Hello, I’m super good, thanks. This last year has been a rollercoaster for us all but I was able to carry on with a few projects – I art directed from afar and illustrated a book with the photographer Christoffer Rudquist, who’s based in Tokyo for Haruhito Jeans. I’ve also had a couple of great projects via my art ‘zine Pavement Licker, which I founded in 2003 with writer and editor Josh Jones. Firstly we were approached by the addiction and mental health charity Music Support to see if we could come up with a cool way to raise their profile and some money. We came up with ‘Pressing Matters’, where we got incredible musicians like The Prodigy, James Blake, Sonic Youth, Slow Thai and more to donate test pressings of their records. Then we gave those records to an amazing list of contemporary artists, including Jeremy Deller, David Shrigley, Joy Yamusangie, and Paul Insect to use the actual vinyl as a blank canvas. We raised £36,000 and got some brilliant coverage for the charity.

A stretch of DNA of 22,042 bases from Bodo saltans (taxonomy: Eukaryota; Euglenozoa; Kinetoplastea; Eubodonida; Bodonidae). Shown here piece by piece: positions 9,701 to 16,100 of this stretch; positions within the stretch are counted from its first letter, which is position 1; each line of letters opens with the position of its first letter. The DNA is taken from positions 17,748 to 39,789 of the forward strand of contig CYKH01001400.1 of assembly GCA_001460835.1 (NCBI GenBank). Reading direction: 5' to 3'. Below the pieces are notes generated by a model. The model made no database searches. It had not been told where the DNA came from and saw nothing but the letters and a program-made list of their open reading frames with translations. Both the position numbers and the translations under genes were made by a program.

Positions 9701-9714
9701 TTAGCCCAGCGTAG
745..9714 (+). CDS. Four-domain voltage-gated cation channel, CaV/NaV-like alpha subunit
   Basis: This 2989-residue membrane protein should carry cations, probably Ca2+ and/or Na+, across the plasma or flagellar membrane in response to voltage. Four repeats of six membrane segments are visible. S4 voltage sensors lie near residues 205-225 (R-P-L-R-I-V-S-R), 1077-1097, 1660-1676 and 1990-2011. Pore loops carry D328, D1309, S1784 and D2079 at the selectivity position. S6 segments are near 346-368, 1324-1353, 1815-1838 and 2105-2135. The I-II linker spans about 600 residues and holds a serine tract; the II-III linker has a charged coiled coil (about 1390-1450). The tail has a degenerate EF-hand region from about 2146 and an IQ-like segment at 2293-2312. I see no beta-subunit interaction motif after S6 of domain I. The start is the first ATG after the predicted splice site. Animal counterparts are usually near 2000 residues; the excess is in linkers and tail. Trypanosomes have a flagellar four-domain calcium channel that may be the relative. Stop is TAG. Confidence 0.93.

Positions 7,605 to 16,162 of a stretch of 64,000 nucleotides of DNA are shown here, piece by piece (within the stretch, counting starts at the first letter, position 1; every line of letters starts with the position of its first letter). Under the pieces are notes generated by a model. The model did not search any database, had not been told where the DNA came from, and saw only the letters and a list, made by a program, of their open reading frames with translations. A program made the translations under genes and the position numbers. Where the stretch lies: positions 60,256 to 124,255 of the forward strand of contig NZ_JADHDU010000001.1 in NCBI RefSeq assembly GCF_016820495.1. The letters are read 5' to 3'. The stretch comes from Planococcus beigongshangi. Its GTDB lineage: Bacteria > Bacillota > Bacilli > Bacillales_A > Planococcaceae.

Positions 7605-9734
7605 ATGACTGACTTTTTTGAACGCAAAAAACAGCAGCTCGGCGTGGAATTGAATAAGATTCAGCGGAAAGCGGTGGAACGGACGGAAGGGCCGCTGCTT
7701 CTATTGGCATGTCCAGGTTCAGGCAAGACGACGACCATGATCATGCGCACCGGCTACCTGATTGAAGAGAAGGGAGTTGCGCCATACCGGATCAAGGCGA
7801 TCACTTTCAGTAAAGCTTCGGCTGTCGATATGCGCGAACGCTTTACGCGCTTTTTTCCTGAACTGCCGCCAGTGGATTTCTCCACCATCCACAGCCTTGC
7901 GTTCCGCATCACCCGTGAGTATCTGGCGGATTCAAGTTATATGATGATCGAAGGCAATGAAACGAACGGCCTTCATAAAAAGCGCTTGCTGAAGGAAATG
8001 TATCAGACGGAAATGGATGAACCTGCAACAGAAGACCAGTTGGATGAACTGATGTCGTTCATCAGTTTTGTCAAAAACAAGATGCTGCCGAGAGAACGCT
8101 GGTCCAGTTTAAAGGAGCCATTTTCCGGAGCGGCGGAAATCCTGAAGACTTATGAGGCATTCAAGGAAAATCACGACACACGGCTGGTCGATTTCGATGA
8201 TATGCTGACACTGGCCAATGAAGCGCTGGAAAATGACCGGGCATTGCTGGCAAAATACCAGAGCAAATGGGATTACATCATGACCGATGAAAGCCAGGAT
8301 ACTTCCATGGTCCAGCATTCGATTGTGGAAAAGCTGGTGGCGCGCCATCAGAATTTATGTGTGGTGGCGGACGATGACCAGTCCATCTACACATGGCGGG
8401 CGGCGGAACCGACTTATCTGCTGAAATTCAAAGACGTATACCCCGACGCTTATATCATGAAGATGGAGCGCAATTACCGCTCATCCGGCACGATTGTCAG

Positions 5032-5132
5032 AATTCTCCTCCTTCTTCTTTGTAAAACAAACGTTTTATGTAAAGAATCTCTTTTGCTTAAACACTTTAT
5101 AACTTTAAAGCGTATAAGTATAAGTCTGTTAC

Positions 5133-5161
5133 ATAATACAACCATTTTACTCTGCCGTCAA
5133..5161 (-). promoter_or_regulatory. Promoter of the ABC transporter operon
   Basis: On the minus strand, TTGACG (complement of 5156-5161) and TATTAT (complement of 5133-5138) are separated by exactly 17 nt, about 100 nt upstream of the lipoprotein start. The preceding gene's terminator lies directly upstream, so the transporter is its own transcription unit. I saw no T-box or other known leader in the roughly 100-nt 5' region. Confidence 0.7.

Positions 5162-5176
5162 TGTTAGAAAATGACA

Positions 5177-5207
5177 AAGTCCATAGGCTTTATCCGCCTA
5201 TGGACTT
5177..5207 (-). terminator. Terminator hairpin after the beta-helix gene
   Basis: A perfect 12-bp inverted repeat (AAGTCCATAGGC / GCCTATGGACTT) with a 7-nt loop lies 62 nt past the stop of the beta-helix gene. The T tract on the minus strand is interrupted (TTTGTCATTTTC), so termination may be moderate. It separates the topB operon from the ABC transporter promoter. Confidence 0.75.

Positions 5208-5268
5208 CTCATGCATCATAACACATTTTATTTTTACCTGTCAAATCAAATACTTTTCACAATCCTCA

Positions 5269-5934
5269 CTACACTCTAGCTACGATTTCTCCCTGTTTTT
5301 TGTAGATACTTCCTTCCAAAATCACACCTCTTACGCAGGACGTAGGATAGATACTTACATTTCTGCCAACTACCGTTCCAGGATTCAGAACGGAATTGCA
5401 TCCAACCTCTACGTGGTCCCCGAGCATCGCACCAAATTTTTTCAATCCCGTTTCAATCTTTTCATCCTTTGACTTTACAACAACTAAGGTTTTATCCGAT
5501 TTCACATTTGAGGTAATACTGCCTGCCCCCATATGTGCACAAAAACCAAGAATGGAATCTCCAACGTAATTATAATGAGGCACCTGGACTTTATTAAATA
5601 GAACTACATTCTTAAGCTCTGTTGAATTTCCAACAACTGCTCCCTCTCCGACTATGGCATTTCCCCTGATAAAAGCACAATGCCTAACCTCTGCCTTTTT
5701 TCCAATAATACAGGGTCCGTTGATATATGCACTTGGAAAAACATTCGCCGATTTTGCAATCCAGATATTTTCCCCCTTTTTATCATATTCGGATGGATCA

The pandemic affected loads of people of creativity, how did it affect you?
The pandemic made me look at my work differently, it made me focus on my personal work. I spent time in my studio, exploring different techniques, creating hand typography, painting giant canvases while having no brief nor rules, it gave me an amazing feeling of freedom. I found the pleasure of sitting and reading the vast library of books I have, learning and being inspired. Gardening, growing vegetables, cooking outdoors, spending time with my wife and son, walking in nature all helped with the creative process.
Talk us through Moose Knuckles, how did this come about?
Moose Knuckles is a brand I have been following for a while, and I think they’re really doing things differently. My good friend, Nick Gray from Renegade Design put me in contact with Simon Caillaud from Bureau Betak who was looking for an artist to work with Moose Knuckles on their Regent Street shop. We spoke, and from that point, I totally got Simon’s vision for the store.
How did you approach this new venture, where did you look for inspo?